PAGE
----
Our solicitor fixed me with a steely glare. ‘You don’t have to go through with this, you know. You can still back out.’ I was about to sign the lease for 40 Challoner Street. His lack of faith temporarily unnerved me. My pen hovered. ‘Let’s go for it,’ I said under my breath, signed the document and passed it across the desk.
The Coffee Kitchen will have been open for four years on 1st September. That’s a long time. That’s a very long time. It feels like centuries at times. It also feels like no time at all.
We started off with no experience in retail or catering. We found a location down a side street. Most of the space was upstairs. Both our accountant and our solicitor gave us warnings about opening. The location is poor. The competition is too hard. You won’t do it. Cheers!
Three years ago, I wrote a piece for the Guardian Small Business Network. It told of how we came to start up. I swear, not a week goes by without someone contacting me by email or on Facebook thanking me for writing that piece. For some it gave them hope as they were about to embark on their own journey. Others found our honesty refreshing. Others have asked for advice.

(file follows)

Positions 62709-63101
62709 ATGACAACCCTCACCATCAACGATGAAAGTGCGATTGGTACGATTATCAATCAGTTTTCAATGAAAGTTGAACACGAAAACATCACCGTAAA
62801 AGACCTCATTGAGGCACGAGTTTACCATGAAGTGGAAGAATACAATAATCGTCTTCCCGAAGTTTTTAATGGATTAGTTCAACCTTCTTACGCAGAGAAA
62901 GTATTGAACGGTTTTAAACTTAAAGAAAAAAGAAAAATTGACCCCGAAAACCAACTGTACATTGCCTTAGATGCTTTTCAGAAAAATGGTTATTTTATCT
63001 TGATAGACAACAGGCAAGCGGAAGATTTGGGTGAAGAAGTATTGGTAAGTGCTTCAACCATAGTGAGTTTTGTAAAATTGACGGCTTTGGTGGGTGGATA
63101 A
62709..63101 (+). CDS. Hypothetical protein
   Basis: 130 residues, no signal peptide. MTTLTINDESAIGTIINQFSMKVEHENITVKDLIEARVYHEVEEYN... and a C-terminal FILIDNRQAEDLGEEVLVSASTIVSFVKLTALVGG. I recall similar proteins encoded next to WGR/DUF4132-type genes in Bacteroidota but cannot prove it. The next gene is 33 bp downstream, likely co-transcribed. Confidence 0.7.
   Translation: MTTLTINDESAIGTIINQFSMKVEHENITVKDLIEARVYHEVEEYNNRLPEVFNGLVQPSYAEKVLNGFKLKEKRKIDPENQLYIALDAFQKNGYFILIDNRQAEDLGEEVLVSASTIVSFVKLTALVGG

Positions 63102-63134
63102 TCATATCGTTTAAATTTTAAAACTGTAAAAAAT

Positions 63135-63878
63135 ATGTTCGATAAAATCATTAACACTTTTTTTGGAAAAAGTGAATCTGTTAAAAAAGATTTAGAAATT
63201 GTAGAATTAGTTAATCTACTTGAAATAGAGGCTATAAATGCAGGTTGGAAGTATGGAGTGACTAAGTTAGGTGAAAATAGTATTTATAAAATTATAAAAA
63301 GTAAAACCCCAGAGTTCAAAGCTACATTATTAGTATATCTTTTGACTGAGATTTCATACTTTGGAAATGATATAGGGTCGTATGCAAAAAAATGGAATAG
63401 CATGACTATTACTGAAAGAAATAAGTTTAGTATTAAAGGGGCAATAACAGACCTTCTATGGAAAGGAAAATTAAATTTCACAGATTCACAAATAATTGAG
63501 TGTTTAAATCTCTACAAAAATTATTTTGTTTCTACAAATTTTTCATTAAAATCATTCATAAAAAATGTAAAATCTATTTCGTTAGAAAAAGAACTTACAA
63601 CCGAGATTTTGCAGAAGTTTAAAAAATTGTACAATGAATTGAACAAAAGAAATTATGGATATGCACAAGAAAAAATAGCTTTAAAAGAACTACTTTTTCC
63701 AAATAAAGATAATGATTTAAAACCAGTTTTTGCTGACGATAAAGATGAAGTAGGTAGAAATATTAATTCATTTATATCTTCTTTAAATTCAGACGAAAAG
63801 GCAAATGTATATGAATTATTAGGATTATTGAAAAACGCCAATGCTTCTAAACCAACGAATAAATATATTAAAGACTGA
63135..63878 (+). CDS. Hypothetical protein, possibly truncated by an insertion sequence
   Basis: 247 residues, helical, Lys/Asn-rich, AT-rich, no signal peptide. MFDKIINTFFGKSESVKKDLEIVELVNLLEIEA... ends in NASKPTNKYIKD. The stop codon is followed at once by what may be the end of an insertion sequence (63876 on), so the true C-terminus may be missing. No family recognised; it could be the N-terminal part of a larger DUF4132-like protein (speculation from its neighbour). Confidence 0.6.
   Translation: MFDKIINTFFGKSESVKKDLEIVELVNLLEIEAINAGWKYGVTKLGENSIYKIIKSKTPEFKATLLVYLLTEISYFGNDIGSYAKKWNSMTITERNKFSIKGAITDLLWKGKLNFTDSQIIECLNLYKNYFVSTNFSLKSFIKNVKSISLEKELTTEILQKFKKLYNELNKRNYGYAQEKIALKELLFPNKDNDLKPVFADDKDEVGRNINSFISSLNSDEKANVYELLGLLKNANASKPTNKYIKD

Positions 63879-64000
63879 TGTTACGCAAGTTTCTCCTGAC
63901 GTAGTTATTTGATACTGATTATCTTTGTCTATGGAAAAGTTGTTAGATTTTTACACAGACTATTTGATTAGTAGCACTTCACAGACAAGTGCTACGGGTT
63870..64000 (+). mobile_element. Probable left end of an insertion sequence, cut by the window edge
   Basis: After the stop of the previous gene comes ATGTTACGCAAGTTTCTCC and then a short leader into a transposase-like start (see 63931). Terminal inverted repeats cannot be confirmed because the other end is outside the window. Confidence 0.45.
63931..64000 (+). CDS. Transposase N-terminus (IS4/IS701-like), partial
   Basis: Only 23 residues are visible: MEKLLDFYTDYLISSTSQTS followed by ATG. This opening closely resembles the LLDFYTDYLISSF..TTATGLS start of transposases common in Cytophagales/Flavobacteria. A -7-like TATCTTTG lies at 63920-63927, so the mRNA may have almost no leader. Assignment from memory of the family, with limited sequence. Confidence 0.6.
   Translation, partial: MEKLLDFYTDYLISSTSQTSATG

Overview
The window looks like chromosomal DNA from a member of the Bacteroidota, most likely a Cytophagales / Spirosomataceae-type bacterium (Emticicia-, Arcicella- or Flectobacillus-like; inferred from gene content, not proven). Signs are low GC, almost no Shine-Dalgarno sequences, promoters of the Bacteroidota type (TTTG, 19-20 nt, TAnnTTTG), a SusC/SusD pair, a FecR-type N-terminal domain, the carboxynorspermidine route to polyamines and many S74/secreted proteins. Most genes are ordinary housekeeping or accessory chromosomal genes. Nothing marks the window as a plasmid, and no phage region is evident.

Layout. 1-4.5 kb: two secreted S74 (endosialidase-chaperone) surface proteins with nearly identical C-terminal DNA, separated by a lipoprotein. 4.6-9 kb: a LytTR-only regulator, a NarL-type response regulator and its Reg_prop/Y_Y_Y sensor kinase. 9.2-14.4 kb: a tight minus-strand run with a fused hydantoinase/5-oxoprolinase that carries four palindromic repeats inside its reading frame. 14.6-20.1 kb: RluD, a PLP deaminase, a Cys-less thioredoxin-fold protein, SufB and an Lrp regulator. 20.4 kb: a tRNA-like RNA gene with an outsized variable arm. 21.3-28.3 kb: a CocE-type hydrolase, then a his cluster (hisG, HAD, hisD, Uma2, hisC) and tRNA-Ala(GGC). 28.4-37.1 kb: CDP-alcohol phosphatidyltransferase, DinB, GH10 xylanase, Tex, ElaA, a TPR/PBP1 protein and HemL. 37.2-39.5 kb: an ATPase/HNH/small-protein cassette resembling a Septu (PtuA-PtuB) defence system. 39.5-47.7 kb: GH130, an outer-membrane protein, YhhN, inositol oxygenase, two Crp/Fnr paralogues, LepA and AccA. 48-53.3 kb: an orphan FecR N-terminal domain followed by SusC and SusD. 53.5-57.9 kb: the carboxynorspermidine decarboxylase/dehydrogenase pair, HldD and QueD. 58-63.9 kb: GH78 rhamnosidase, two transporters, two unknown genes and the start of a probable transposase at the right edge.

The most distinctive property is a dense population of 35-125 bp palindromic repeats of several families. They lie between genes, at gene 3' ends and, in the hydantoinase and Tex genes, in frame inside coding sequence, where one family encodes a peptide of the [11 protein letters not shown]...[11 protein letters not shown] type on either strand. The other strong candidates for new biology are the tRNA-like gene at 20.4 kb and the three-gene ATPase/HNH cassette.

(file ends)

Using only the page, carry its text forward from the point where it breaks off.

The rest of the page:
More and more people are being tempted to branch out on their own. Sometimes this is because of redundancy. Sometimes it’s because it’s a dream that they’ve had for years. For some people, it’s just the right time and the right place to start their own business.
So I thought I’d share with you some of the things that we’ve learnt in setting up our business, expanding and developing some of the themes in that Guardian article. I hope we can encourage other people as well as giving you something interesting to read. We shall see.
Should I have walked away when the solicitor asked the question? Maybe – but I wouldn’t have had so much fun.